Fiercely independent Austin, TX art-rock standbys ...And You Will Know Us By The Trail of Dead have been getting heaps of critical dirt thrown on them by zines and fans alike over the past several years, be it for their meandering prog adventures on record or their inexplicable onstage band feuds, and it came as a surprise to no one when major label Interscope finally dropped them in 2007. After throwing away the sizable amount of credibility 2002's classic Source Tags & Codes and their awesome if rather long band name garnered them over the years, one would certainly expect The Century of Self to be a bit of a compromise to retrieve their lost audience, but although the out-of-left-field experimentalist urges and oddball genre exercises have departed, Trail of Dead remain as defiantly unique as ever.
Obligatory instrumental opener "Giant Causeway" begins the album with a burst of static before erupting into a distorted guitar solo accompanied by crashing drums and some heavy-handed piano playing. Trail of Dead is a band best listened to with the volume turned way up; when I say they play loud, I mean they are loud. The drone of feedback announces the first proper song of the collection, "Far Pavilions," a song that does away with orchestral flourishes and launches straight into an up tempo punk roar. The duo of vocalists Conrad Keely and Jason Reece has long been one of Trail of Dead's strongest points, and their interplay here is like a blast from the past.
It's almost impossible for Trail of Dead to write a three-minute song, however, and the band' compositional wankery is revealed right off the bat with "Far Pavilions"' swelling bridge and the half a minute of white noise that ends the song. This comes with the territory with them, and in songs like "Far Pavilions" or the atmospheric multi-movement epic "Halcyon Days" it highlights what makes the Dead truly special; the ability to craft dramatic, theatrical works of genuine rock `n roll without coming off as ham-fisted egomaniacs. But fairly pointless interludes like piano ballad "Insatiable One" bore rather than entertain, and while fifty-second instrumental "An August Theme" sets up the closer rather grandly, it's also totally unnecessary.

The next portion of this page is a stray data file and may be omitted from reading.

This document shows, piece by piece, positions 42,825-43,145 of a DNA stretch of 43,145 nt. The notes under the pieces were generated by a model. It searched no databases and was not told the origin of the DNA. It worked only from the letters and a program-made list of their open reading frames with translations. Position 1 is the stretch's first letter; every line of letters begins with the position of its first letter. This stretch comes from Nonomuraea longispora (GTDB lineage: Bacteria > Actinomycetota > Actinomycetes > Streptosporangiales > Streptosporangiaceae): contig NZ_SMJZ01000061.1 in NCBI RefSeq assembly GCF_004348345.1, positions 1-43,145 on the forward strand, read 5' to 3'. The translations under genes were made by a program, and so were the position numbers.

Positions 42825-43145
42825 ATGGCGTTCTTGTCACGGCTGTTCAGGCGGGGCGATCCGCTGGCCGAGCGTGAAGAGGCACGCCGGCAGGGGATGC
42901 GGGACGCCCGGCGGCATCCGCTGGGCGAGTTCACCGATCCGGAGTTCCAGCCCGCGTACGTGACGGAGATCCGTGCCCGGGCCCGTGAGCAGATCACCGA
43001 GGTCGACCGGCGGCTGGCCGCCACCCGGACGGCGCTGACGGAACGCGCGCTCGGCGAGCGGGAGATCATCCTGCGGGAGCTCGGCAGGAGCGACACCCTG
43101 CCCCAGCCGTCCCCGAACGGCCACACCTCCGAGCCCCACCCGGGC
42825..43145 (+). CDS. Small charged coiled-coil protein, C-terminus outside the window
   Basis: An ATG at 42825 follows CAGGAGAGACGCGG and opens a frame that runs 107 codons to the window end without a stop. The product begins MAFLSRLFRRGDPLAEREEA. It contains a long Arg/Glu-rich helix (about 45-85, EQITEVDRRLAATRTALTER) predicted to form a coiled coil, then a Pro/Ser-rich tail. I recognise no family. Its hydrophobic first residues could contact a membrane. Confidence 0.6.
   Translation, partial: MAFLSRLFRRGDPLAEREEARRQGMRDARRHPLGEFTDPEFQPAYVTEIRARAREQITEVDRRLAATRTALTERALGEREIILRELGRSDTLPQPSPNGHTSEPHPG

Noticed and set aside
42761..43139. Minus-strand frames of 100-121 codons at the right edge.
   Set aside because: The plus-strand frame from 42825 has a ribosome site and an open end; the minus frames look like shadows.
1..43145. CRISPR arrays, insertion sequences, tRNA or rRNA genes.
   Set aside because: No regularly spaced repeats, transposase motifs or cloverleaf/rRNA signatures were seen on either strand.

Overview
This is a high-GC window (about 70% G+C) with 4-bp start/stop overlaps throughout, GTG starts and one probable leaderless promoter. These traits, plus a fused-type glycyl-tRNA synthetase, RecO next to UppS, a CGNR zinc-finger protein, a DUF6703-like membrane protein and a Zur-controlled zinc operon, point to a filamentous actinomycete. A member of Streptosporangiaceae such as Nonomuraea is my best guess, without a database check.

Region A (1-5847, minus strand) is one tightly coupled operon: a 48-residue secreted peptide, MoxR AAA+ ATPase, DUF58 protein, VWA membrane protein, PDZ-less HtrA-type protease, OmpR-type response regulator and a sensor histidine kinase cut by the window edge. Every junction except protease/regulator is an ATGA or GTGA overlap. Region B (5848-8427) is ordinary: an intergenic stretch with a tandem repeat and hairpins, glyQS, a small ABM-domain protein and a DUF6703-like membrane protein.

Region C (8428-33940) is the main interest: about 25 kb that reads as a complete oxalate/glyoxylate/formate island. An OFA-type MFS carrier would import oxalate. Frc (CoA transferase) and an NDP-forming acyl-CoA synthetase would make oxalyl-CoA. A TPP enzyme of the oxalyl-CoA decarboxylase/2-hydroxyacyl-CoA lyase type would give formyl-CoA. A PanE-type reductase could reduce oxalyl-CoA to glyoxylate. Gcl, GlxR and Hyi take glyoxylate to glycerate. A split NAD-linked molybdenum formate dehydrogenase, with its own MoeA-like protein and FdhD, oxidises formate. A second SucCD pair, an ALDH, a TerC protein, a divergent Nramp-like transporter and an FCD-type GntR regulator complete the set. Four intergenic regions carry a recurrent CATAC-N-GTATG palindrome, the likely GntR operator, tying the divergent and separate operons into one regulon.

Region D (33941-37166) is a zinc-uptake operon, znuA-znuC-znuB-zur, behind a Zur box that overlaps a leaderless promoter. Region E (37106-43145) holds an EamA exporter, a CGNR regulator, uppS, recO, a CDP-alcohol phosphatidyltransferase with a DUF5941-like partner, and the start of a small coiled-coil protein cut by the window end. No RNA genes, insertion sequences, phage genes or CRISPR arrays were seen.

Then again, this is Trail of Dead, a band who invented a whole myth to explain their name and whose intricate album artwork could be mistaken for the Renaissance drawings of a rather disturbed individual. And when Keely desperately cries out "I have made you in my likeness / and I will make you a keeper of my garden world" or screams out "I heard the voice of God coming in the music / and I felt like Satan," it becomes just another part of the majestic musical scenery rather than meaningless lines of bull.
But it's truly the music that separates The Century of Self from Trail of Dead's more divisive musical explorations, a potent blend of fist-pumping guitars and thumping drums mixed with a dose of symphonic orchestration that doesn't overpower the band's roots. Keely has said that this is the first time the band has tracked everything live without overdubs in years, and it's a welcome respite from the often jumbled messes of sound that characterized So Divided and, to a lesser extent, Worlds Apart.
The band's trademark climax/breakdown juxtaposition has been polished to perfection here, from the threatening buildup of "Inland Sea" to the tug-of-war between galloping electric guitar and stomping chants on "Isis Unveiled." Less polished than their previous two records, it's Century's noisy grit and unmitigated passion that make songs like the understated "Luna Park" highlights; the gorgeous, simple piano melody outlining Reece's plaintive vocals and a gradual conclusion that might be the best of its kind on the album.
Keely, normally the primary singer, has never been known for his strong voice, and many a Trail of Dead song has been derailed by pushing him forward too much. "Inland Sea" is dragged down by Keely's slurred howl and on "Pictures of an Only Child" he is virtually unintelligible in the mix, two extremes that showcase the exception rather than the norm. For the most part, however, the band rides a comfortable equilibrium between the two, and on songs like the rollicking "Fields of Coal," Keely's exuberant verses are an essential ingredient.
It's no Source Tags & Codes, an indie rock masterpiece if there ever was one, and it's certainly not the cluttered hit-or-miss of their later efforts, but The Century of Self is a fine achievement for a band in a potentially dangerous phase of their career. Excellently produced and performed with a fervor that many have said has been missing from their oeuvre for too long, Trail of Dead's latest should be a satisfying refresher course in the more destructive, noisier aspects of art rock.